As Disney gets closer to launching a shiny new video service and continues to ramp up efforts in other new streaming areas like gaming, it looks like it might be winding down one of its more legacy bets. Babble, a parenting blog that Disney acquired reportedly for about $40 million to help it target hipster parents, quietly ceased publishing in the middle of December, TechCrunch has learned.
“For everything there is a season, and after more than a decade of serving as a community and resource for parents, Babble will be saying goodbye,” reads a post from the site’s editors. “To all the moms, dads, family, friends, writers, and readers who supported us – thank you. We are so grateful for the time spent sharing your stories and your lives, through all the ups and downs of raising tiny humans.”
When Disney acquired Babble — originally spun out from a (now-defunct) dating website called Nerve.com — in 2011, it was part of a bigger push at the media giant to built up a stock of content properties to target younger parents, the kind that turn to online media for parenting advice and inspiration.
The idea was that Disney would populate the site with lots of evergreen content aimed at savvy middle class parents — recent articles included a post on soft-serve pickle-flavored ice cream and kids nailing 80s-style Halloween costumes — to help it build a connection to these consumers that would lead, over time, to trusting and using and exposing kids to other Disney products as they grew up.
But times have changed. The Disney Interactive Media Group that housed Babble doesn’t exist as such anymore — and Babble’s two founders, Rufus Griscom and Alicia Volkman, moved on years ago from Disney.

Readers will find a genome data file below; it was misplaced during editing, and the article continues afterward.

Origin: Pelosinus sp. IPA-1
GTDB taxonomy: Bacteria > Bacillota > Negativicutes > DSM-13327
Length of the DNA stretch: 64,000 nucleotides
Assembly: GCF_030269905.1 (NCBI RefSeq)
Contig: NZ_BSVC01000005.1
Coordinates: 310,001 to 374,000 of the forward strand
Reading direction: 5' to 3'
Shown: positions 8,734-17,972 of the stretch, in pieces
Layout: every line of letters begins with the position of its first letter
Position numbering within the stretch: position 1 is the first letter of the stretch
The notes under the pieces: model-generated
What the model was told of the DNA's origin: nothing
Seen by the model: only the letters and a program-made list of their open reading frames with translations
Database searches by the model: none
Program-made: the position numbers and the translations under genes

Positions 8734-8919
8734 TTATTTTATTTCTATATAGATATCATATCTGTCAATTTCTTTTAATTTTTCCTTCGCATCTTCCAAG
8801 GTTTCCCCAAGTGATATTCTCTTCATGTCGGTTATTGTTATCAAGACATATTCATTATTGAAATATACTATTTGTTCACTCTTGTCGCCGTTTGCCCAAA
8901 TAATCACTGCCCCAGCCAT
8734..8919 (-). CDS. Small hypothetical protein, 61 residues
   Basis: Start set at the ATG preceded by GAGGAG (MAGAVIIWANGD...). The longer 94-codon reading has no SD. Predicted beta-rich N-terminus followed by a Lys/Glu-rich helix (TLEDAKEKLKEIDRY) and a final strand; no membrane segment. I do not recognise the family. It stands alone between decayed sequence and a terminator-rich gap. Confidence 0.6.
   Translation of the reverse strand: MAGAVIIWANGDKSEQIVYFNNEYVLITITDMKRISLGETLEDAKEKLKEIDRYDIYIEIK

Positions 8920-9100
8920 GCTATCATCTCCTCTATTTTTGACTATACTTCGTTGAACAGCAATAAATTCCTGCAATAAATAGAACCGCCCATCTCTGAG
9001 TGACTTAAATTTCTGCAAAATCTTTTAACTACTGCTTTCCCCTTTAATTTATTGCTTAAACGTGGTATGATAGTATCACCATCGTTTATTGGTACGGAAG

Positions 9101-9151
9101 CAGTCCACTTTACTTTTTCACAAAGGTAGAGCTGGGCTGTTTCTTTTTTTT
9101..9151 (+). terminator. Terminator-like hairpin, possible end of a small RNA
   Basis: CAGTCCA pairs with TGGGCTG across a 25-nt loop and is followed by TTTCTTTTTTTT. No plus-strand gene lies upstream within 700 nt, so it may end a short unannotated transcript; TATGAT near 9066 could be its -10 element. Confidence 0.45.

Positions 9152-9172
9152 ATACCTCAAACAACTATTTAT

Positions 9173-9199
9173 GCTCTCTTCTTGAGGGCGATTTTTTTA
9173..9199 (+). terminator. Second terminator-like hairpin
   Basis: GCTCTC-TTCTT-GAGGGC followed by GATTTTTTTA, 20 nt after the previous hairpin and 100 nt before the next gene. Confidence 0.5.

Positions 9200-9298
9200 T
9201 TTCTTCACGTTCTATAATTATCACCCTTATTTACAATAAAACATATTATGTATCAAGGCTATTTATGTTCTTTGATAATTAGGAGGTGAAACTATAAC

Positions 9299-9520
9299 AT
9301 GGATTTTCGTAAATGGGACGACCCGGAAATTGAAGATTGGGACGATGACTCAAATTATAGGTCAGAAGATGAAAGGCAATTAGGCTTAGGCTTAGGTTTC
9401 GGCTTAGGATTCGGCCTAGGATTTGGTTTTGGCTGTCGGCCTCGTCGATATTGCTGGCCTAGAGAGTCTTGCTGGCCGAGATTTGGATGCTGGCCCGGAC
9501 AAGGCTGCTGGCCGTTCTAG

And while (I’ve been told) hipster parents definitely still do turn to digital media to answer questions, get inspiration, or just waste time under the guise of doing something constructive, I don’t think that their focus has consolidated on a single destination to do that, but rather a plethora of sources that include other parenting-focused blogs, BuzzFeed-style viral sites that source stories from whatever is trending on social media, YouTube, apps like Pinterest and Facebook and more.
Sometimes, parents even meet other parents in real life, and talk and listen to each other that way.
It’s also not clear how much Disney had been investing in building out the Babble brand and site over the years. When it was acquired, it was on a growth tear, expanding 100 percent year over year with 4 million uniques. However, it hasn’t had much buzz or evolution since.
We’ve reached out to Disney to ask for more details, but in any case, this is far from being one of the biggest acquisitions to get shuttered by the company after things fizzled out. Club Penguin, a kids-focused gaming platform Disney acquired for around $700 million, shut down its main site in 2017, and its remaining app last year.